Though best known for its burgers and fries, McDonald’s HQ in America says that right now, breakfast is leading sales compared to lunch and dinner.
“It’s a change,” says Christopher Kempczinski, McDonald’s CEO, on a conference call with investors and analysts on July 26. “If you remember, a few years ago, I think there were a bunch of questions about breakfast.”
In the past, fast-food breakfast was hit hard as people stayed at home during the earlier stages of the pandemic. But a few things have changed since then. More days in the office means that convenience-based breakfast items from fast-food chains have returned as well, says Robert Byrne, director of consumer insights at Technomic, a food service consulting firm.
Commuting to the office is part of a broader trend of people reverting to pre-pandemic habits, as seen with consumer behaviour towards delivery and indoor workouts—US demand for both food delivery and Peloton bikes has cooled.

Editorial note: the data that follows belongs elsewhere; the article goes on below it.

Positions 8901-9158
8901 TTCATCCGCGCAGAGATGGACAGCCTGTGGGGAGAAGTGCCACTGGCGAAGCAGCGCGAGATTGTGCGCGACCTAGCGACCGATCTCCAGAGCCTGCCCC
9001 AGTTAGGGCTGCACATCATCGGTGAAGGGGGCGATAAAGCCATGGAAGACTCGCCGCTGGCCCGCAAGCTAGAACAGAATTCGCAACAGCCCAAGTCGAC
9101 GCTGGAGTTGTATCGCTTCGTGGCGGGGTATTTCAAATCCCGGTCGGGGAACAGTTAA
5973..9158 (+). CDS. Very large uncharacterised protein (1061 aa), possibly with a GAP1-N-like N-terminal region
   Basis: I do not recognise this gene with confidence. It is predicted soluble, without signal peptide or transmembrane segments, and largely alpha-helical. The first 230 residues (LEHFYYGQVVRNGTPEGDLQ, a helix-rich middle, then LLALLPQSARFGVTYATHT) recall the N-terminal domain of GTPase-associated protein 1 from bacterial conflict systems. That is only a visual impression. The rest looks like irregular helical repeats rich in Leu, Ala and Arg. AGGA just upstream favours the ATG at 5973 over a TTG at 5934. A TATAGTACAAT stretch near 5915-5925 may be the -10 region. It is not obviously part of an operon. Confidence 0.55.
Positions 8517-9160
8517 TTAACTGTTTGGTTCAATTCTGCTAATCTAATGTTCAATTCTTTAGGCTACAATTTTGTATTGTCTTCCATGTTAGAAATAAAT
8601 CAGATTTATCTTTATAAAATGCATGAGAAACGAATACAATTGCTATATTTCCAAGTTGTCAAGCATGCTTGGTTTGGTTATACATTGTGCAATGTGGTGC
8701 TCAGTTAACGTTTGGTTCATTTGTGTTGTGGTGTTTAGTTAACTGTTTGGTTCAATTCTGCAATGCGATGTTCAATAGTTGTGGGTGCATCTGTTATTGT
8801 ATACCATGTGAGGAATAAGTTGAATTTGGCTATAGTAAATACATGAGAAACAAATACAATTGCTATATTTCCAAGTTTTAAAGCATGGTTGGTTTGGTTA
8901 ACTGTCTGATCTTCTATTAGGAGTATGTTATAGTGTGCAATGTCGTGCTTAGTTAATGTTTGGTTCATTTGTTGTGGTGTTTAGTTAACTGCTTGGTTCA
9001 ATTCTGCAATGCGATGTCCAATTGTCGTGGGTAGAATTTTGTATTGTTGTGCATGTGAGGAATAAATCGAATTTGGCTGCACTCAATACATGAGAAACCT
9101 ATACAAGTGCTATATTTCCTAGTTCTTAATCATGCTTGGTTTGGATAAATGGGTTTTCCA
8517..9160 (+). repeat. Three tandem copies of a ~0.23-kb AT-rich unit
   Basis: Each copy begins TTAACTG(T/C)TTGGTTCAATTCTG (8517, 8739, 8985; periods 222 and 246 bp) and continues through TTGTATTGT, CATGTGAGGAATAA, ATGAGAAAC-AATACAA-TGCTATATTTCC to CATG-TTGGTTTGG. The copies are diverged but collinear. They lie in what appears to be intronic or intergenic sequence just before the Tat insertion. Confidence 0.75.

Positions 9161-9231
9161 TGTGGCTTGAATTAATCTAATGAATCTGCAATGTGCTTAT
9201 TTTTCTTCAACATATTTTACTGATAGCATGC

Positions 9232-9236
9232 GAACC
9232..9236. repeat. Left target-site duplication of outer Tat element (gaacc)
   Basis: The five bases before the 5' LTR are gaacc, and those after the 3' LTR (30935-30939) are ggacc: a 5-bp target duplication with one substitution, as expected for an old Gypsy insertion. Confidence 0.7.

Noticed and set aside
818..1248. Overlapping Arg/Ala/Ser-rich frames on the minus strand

Secondly, rising prices are changing how people spend. The appeal for breakfast items reflects broader industry trends of people looking for value-priced items, according to NPD, a US market research firm. In the past three months, traffic at fast-food chains had fared better during breakfast than at lunch and dinner time, according to NPD.
Fast-food chains tend to do well during economic downturns, as people shift to cheaper options rather than ditching eating out altogether. The US demand for value comes as prices there for groceries rose by 12.2% year-over-year, while food-away-from-home prices rose 7.7%, according to the latest numbers from the US Bureau of Labor Statistics.
Chipotle said, on an US earnings call this week, that while higher-income customers continue to purchase at the same frequency, low-income customers are pulling back. McDonald’s also noted that low-income customers are reaching for value offerings and fewer combo meals.